The daily business briefing: June 6, 2018

Harold Maass
Facebook CEO Mark Zuckerberg
Chip Somodevilla/Getty Images
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Facebook admits giving Chinese companies data access

Facebook announced Tuesday that it has data-partnership agreements with at least four Chinese electronics companies, including Huawei, a telecommunications equipment company flagged as a security threat due to its close ties with the Chinese government. In addition to Huawei, the companies Lenovo, Oppo, and TCL have private access to Facebook user data like work and education history, relationship status, and likes. In 2007, before its app worked well on phones, Facebook wanted to get more people to use the social network, and the company made agreements with these Chinese device makers so they could offer select Facebook features, like status updates, on their phones. Facebook told The New York Times that it is ending its partnership with Huawei by the end of the week. [The New York Times]


Mexico follows through on threat to retaliate with tariffs

Mexico imposed tariffs Tuesday on about $3 billion worth of U.S. goods including pork, whiskey, and cheese, in retaliation for President Trump's levies on imported steel and aluminum. Trump's tariffs escalated tensions between the U.S. and numerous allies just as the U.S., Mexico, and Canada were making a push to revise the North American Free Trade Agreement, which Trump has called a bad deal for America. Trump's chief economic adviser, Larry Kudlow, said that Trump's "preference now, and he asked me to convey this, is to actually negotiate with Mexico and Canada separately." Kudlow said on Fox & Friends that handling the negotiations that way would speed things up. "You know," he said, "NAFTA has kind of dragged on." [The New York Times, CNBC]


China's ZTE reaches tentative deal to end U.S. ban

Chinese telecom company ZTE has signed a preliminary deal that would lift a U.S. ban on buying from U.S. suppliers, which would let the company resume operations, Reuters reported Tuesday, citing sources familiar with the matter. ZTE ceased most of its operations after the Commerce Department imposed the seven-year ban in April to punish the smartphone maker for breaking a 2017 settlement after it was caught illegally shipping goods to Iran and North Korea. ZTE would pay a $1 billion fine under the tentative deal, with another $400 million placed into escrow to cover any future violations, Reuters explained. ZTE already paid $361 million under the original agreement. The company did not immediately comment. [Reuters]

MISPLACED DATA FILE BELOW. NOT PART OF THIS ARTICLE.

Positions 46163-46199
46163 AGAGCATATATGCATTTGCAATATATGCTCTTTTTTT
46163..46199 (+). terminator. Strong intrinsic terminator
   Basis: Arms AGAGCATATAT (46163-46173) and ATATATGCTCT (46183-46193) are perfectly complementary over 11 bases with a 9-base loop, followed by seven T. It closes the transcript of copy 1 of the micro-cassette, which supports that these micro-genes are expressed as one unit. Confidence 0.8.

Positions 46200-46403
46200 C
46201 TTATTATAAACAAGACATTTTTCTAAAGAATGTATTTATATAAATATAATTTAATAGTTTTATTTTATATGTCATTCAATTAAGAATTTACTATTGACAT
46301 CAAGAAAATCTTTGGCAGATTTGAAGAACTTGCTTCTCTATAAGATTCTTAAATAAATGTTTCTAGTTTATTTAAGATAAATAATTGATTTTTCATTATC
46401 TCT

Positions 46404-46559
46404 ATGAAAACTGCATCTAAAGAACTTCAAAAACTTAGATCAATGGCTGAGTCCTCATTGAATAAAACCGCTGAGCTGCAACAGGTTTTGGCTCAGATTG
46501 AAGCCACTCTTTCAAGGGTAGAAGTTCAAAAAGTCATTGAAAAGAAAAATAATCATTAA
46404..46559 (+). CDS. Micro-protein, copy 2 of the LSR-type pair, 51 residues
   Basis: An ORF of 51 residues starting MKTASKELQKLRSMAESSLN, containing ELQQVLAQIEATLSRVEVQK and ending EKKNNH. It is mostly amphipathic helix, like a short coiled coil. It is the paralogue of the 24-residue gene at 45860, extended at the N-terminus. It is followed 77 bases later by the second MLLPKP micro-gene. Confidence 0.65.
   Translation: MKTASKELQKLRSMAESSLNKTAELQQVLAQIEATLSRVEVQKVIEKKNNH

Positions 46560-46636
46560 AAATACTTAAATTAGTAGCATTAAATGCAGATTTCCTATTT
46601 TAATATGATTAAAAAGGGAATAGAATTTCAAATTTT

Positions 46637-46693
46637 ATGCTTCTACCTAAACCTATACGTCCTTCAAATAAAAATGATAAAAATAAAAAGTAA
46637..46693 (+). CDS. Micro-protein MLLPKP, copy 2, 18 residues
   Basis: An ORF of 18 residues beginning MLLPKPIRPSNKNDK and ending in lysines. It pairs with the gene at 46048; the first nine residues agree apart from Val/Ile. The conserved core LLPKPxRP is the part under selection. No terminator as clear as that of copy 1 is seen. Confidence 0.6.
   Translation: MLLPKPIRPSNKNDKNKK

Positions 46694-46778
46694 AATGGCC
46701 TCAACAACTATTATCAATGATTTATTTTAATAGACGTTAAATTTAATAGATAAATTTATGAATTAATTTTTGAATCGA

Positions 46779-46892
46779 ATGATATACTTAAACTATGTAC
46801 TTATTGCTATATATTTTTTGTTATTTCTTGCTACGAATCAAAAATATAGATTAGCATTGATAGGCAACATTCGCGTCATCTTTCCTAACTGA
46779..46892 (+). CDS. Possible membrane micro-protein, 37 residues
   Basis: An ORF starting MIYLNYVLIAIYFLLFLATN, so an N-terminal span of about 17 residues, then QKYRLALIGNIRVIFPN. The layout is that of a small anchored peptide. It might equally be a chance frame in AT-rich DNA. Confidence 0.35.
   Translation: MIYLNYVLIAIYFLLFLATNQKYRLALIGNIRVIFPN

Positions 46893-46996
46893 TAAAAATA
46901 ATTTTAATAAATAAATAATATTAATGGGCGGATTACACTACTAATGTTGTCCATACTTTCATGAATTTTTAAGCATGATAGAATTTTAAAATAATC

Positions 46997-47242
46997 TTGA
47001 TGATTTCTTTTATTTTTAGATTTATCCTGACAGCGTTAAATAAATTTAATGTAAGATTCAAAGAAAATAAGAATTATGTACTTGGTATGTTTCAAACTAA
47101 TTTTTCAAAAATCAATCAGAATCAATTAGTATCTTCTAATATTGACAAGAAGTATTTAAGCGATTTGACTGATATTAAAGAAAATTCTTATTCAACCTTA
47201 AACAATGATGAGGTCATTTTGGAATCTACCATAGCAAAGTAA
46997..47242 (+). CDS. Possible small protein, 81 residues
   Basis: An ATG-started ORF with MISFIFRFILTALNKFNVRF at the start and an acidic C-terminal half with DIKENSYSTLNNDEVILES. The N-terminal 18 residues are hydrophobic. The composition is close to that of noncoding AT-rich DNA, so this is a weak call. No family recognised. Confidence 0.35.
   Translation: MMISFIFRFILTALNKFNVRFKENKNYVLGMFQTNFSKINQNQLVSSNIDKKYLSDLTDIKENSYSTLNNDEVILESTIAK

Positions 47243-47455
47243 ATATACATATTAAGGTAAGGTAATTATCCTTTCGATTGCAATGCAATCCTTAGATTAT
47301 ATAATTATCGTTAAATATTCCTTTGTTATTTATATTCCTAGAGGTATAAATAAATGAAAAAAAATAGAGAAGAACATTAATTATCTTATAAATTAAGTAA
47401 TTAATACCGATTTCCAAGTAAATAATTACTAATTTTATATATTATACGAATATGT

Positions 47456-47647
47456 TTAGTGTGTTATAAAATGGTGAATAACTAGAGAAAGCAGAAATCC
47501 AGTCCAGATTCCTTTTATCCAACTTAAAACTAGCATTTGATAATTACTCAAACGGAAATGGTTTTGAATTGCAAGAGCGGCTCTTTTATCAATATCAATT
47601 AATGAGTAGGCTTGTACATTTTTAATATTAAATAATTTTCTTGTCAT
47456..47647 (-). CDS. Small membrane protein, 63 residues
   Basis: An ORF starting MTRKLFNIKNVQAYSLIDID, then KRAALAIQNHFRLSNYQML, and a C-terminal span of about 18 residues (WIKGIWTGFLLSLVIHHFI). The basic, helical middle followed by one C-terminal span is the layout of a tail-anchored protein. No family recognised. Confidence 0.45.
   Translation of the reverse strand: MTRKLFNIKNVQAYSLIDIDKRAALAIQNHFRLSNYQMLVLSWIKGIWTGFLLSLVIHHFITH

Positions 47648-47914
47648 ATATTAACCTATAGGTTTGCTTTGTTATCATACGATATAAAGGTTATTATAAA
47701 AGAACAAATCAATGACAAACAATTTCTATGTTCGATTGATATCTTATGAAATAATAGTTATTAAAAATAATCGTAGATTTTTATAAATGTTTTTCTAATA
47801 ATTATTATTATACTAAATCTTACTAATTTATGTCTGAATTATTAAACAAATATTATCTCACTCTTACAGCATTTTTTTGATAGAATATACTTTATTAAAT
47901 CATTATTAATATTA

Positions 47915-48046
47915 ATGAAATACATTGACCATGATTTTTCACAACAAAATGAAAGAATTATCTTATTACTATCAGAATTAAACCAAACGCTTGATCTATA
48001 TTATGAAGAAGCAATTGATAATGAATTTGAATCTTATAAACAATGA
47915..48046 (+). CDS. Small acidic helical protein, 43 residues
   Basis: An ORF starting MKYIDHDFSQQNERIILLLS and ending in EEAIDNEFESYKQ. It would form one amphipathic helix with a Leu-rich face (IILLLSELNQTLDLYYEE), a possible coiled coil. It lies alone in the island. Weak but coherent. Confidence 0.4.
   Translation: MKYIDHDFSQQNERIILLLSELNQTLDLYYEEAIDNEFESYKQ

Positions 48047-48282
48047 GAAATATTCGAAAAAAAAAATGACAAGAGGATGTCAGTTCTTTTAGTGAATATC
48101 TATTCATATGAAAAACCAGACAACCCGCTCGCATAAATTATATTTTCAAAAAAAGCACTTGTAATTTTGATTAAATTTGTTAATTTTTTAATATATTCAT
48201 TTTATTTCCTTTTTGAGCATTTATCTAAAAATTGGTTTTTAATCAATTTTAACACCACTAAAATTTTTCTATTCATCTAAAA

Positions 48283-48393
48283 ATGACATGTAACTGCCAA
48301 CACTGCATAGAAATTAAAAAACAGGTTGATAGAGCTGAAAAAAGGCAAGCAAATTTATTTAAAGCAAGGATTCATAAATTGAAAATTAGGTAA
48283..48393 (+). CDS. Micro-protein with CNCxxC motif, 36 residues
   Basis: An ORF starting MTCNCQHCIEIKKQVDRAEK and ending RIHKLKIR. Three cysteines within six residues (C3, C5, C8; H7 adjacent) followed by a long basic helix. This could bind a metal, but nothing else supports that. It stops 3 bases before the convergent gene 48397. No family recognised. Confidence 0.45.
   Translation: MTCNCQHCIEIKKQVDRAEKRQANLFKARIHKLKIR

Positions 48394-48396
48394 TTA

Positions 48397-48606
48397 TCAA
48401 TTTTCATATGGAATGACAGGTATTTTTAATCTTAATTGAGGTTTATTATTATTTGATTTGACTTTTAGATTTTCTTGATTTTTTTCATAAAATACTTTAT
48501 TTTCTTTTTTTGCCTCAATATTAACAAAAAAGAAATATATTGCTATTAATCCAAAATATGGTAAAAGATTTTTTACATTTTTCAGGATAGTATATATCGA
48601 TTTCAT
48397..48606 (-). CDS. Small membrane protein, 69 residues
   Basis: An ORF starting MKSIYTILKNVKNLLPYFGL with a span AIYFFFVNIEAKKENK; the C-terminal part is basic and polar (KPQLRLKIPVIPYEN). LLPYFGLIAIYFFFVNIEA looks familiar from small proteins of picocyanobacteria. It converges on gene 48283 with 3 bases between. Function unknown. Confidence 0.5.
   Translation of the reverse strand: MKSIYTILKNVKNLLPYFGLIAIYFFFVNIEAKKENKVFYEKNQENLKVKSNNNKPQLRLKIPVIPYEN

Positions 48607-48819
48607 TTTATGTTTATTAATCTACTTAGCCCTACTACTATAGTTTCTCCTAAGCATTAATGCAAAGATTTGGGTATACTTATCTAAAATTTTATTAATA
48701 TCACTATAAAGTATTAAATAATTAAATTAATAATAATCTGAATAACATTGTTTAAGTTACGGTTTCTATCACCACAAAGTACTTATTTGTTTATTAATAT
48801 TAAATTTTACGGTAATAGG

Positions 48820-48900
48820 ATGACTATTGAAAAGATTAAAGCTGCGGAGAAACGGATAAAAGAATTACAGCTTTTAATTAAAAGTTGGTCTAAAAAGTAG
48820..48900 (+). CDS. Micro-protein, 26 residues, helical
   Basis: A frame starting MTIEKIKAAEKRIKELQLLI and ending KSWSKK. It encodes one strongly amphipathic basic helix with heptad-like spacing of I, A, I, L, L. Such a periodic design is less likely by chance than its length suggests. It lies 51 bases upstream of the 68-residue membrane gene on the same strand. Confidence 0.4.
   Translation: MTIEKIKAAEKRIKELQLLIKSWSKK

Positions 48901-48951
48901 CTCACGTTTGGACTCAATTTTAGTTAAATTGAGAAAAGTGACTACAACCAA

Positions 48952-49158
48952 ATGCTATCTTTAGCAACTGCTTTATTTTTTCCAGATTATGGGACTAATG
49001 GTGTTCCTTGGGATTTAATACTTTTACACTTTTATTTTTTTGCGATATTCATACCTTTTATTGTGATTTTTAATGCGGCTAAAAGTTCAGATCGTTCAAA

U.S. services sector makes May gains

The U.S. services sector saw an increase in activity in May, ending three months of declines and telegraphing healthy economic growth in the second quarter. The Institute for Supply Management said Tuesday that its non-manufacturing activity index jumped by 1.8 points to 58.6. Any reading above 50 indicates growth. Other data showed job openings outpacing hiring and reaching a record high in April. The shortage of workers and looming battles over tariffs threatened to weigh down trade at some point, however. "Whatever speed the economy is growing at, it isn't going to keep moving down the road much longer if there is no one to work the economy's factories and stores and warehouse floors," MUFG chief economist Chris Rupkey said. [Reuters]


Fashion designer Kate Spade dies in apparent suicide

Fashion designer Kate Spade was found dead in her Manhattan apartment Tuesday, hanged with a scarf in her bedroom in an apparent suicide. She was 55. Police said Spade left a note but they would not discuss what it said. TMZ reported that the note was addressed to her 13-year-old daughter. Spade's handbags became a symbol of status and good taste when she emerged in the 1990s, and became the foundation of an accessories empire. "Kate Spade had an enviable gift for understanding exactly what women the world over wanted to carry," said Anna Wintour, the editor-in-chief of Vogue and artistic director of Condé Nast. "There was a moment when you couldn't walk a block in New York without seeing one of her bags, which were just like her; colorful and unpretentious." [The New York Times, TMZ]